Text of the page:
“There are, fortunately, very few people who can say that they have actually attended a murder. The assassination of another by any person of reasonable caution must, in a civilized world, tend to be a private affair.”
After his death, the great painter John Lafcadio left behind a messy personal life and twelve unseen paintings. Each year, one of these works is unveiled in his old studio to cement his posthumous reputation.
This year, however, the mood is far from festive. His granddaughter Linda’s fiancé, Thomas Dacre, has just returned from Italy with a wife. Lafcadio’s widow Belle must deal with the squabbles of her husband’s former models and hangers-on. Sensing that a volatile situation is developing, she turns to her friend Albert Campion, who must scour London’s art world for a connoisseur of murder. Continue reading “Death of a Ghost (1934) by Margery Allingham”
“First his secretary, seated in his master’s chair, was shot,” he said slowly. “Then his butler, who was apparently after his master’s Scotch, got poisoned. Then his chauffeur met with a very mysterious accident, and finally a man walking with him down the street got a coping stone on his head.” He sat back and regarded his companion almost triumphantly. “What do you say to that?” he demanded.
“Shocking,” said the young man. “Very bad taste on someone’s part. Rotten marksmanship, too,” he added, after some consideration.
The passengers of the SS Elephantine are in for a treat; a famous magician is also on board, and willing to perform his disappearing act in the ship’s talent show. Judge Crowdy Lobbett eagerly volunteers, until he is pushed aside by a rude young man who insists on making his pet mouse disappear. Lucky for them, as the mouse is electrocuted before their eyes.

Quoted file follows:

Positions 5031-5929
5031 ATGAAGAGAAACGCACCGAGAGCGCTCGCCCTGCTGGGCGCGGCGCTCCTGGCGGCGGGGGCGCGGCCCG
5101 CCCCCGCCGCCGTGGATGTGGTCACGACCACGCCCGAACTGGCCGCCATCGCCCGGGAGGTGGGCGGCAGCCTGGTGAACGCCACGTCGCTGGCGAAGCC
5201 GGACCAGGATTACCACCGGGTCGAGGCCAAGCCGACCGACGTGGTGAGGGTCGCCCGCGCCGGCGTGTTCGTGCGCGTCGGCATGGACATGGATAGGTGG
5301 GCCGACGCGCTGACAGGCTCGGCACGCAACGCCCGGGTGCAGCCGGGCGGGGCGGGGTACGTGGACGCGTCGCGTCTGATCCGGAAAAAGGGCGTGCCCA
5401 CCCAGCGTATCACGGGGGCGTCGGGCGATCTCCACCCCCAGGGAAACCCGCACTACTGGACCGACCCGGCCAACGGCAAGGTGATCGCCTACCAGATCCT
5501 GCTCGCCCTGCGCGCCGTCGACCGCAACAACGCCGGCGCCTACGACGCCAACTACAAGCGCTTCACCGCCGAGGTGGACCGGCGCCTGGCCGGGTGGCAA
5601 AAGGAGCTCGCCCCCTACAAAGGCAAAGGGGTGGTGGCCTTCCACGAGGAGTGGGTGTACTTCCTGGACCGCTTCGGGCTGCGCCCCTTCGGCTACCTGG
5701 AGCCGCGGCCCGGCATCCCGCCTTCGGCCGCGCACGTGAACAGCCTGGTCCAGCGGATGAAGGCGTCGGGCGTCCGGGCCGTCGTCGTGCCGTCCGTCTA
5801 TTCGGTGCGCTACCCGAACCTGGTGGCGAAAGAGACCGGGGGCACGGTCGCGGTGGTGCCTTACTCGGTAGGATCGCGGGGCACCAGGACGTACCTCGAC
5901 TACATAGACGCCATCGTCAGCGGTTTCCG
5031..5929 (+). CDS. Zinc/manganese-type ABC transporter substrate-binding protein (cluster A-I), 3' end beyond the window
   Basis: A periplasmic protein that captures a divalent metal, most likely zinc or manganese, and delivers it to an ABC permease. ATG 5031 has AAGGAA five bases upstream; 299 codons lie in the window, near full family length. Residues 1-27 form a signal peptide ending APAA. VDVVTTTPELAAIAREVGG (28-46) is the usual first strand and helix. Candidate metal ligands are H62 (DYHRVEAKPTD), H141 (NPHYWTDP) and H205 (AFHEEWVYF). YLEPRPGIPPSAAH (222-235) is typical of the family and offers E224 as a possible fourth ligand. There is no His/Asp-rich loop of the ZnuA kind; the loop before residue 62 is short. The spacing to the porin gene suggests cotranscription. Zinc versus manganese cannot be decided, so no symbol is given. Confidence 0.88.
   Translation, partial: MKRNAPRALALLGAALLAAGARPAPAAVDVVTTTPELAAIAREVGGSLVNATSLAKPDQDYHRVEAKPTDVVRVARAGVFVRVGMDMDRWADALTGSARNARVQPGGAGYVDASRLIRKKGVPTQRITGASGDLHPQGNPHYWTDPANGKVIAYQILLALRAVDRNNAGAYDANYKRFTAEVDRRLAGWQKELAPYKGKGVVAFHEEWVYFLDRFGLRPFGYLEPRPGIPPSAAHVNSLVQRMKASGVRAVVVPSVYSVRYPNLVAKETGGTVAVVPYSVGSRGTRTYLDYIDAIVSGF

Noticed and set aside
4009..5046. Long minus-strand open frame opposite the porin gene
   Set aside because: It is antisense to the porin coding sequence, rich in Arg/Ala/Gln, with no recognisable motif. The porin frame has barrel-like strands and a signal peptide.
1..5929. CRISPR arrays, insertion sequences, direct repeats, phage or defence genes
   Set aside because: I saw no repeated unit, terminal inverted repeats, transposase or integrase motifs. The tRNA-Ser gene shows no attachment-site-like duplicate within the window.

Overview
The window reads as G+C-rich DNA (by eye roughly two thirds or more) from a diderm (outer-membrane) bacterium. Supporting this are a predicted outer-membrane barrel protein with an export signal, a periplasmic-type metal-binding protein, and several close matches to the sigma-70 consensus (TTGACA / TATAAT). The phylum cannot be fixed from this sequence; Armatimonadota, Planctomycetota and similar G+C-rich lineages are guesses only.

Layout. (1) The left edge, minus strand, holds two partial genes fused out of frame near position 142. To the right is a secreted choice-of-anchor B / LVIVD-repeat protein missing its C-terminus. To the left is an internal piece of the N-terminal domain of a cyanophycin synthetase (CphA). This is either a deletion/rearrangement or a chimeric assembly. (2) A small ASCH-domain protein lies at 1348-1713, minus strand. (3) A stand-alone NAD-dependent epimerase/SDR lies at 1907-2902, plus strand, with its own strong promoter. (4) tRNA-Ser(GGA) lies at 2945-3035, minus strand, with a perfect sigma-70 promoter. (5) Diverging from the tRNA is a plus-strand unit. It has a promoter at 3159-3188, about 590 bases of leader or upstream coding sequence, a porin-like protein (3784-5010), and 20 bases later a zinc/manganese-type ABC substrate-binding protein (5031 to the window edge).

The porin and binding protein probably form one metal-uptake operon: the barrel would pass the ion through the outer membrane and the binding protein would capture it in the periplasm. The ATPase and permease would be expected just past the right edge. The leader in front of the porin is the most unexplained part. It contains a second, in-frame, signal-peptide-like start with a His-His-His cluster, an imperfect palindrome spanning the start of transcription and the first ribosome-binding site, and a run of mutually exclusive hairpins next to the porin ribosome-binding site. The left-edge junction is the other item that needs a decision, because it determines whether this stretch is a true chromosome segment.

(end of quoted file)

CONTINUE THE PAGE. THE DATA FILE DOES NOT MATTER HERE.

It would seem to be nothing more than a careless accident, except that Judge Lobbett has been the target of too many accidents since beginning his pursuit of the Simister gang. Finally it appears fortune is on his side, for the young man with the mouse is none other than Albert Campion. But the judge’s unknown enemy may be too strong for even the ingenious Campion. Continue reading “Mystery Mile (1930) by Margery Allingham”
“Perhaps I ought to give you some little idea of my profession. I live, like all intelligent people, by my wits, and although I have often done things that mother wouldn’t like, I have remembered her parting words and have never been vulgar. To cut it short, in fact, I do almost anything within reason—for a reasonable sum, but nothing sordid or vulgar—quite definitely nothing vulgar.”
I wonder what the readers of 1929 made of Albert Campion. The now-iconic detective debuted in The Crime at Black Dudley as a scene-stealing supporting character. Campion could have ended up as one-note comic relief, a victim, or even the killer.
Happily, he springs to life here almost fully formed, grinning vacuously and making dumb remarks over the barrel of a revolver. “It isn’t that he stops fooling and becomes serious,” marvels Dr. George Abbershaw, “he’s fooling the whole time, all right—he is a fool, in fact.”
Continue reading “The Crime at Black Dudley (1929) by Margery Allingham”